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The Cancer-Fighting Potential Of Opsins: Study On Melanoma Treatment

The cancer-fighting potential of opsins new study sheds light on melanoma treatment.

Melanoma, one of the most aggressive forms of skin cancer, can be difficult to treat effectively due to the melanoma’s ability to quickly develop resistance to existing drug therapies. 

However, researchers at Harvard Medical School may have found a promising new tool in the fight against this deadly form of cancer – opsins. 

Opsins are light-sensitive proteins that help regulate circadian rhythms and control responses such as pupil dilation in humans and animals, but recent research has uncovered their potential use as cancer treatments as well.

An Introduction to Opsins

Opsins are a type of protein found in the cells of the retina. These proteins are responsible for converting light into electrical signals that the brain can interpret. 

Opsins are also found in other parts of the body, including the skin and gut. In recent years, opsins have been studied for their potential to fight cancer. This is because opsins can modulate cell proliferation and cell death. 

The new study evaluated the tumor modulatory effects of opsins on melanoma cancer.

An Introduction to Opsins

Opsin receptors in cancers

Opsin receptors are found in a variety of cancers, including melanoma. A new study has evaluated the tumor modulatory effects of opsins on melanoma cancer. 

The study found that opsins can kill cancer cells and reduce tumor growth. Additionally, opsin receptors may be a target for future cancer therapies. Scientists have been exploring how to incorporate opsins into anti-cancer drugs. 

These medications could provide more potent therapeutic benefits without side effects common with other treatments such as chemotherapy or radiation therapy.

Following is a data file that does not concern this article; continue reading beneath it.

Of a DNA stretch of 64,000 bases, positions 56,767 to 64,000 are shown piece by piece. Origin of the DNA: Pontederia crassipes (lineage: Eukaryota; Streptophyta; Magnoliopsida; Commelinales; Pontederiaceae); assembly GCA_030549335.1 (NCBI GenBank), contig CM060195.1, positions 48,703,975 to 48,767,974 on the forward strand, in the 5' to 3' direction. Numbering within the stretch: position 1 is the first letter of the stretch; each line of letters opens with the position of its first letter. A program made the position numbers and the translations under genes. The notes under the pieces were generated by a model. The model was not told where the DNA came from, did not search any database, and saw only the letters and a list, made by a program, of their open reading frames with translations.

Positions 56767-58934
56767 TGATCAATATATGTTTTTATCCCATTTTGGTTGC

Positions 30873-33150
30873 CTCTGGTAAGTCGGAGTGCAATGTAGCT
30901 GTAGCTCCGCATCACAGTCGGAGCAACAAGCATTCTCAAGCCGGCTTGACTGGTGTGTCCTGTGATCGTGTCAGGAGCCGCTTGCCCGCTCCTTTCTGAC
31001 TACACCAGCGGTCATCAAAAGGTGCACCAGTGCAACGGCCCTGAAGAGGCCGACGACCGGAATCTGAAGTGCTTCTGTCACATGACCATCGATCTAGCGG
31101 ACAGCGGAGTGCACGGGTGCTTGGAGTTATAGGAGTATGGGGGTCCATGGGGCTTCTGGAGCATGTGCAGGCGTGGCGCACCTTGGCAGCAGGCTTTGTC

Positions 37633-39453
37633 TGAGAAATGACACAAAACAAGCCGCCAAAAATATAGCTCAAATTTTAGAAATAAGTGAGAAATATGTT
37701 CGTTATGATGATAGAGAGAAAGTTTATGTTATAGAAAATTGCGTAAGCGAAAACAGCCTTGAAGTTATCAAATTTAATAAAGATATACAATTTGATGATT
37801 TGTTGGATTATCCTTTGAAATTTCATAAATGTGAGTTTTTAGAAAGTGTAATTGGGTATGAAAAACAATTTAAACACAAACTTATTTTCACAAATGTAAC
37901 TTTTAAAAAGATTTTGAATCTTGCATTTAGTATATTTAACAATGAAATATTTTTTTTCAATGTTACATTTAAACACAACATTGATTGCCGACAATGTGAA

Treating Melanoma With Opsin Proteins

A new study published in the journal Science has found that opsin proteins may have tumor modulatory effects on melanoma cancer. 

The study’s authors say that their findings could lead to the development of new, more effective treatments for the disease. 

Researchers induced malignant melanomas and applied a synthetic analogue of the retinal called all-trans retinoic acid (ATRA) in combination with a potent opsin protein called PLC. 

They then analyzed the tumors after six weeks and found that those treated with ATRA plus PLC showed an increased rate of apoptosis or cell death as well as decreased rates of proliferation compared to those treated with ATRA alone.

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Light Therapy Can Help Defeat Cancer Cells

A new study has found that opsins, a type of protein found in the eye, can help fight cancer cells. The study’s findings suggest that light therapy could be an effective treatment for melanoma, a type of skin cancer. 

In lab tests, researchers inserted opsin genes into cultured human and mouse cells and exposed them to different types of ultraviolet light. 

They found that two different types of opsin inhibited tumor growth in both species by interrupting cell division and preventing the development of new blood vessels necessary for tumor growth. 

A subset of melanomas may be more sensitive to opsin-mediated phototherapy than others due to its upregulation by another receptor called P2X7, which is important in promoting cancer progression.

A Look At the Potential of Opsin Treatments in Skin Cancers

A new study has evaluated the tumor modulatory effects of opsins on melanoma cancer, and the results are promising. 

Opsins are a class of proteins that are found in the human body and have been shown to have anti-cancer properties. The study found that opsins were able to reduce the growth of melanoma cells and even kill them outright. 

This is exciting news for those with skin cancer, as it opens up the possibility of new, more effective treatments

References:

🔵 Ucdavis Health(n.d) New gene profiling technology reveals melanoma biomarkers(Available Online)https://health.ucdavis.edu/news/headlines/new-gene-profiling-technology-reveals-melanoma-biomarkers/2022/07

🔵 National Cancer Institute(n.d)Advances in Melanoma and Other Skin Cancers Research(Available Online)https://www.cancer.gov/types/skin/research

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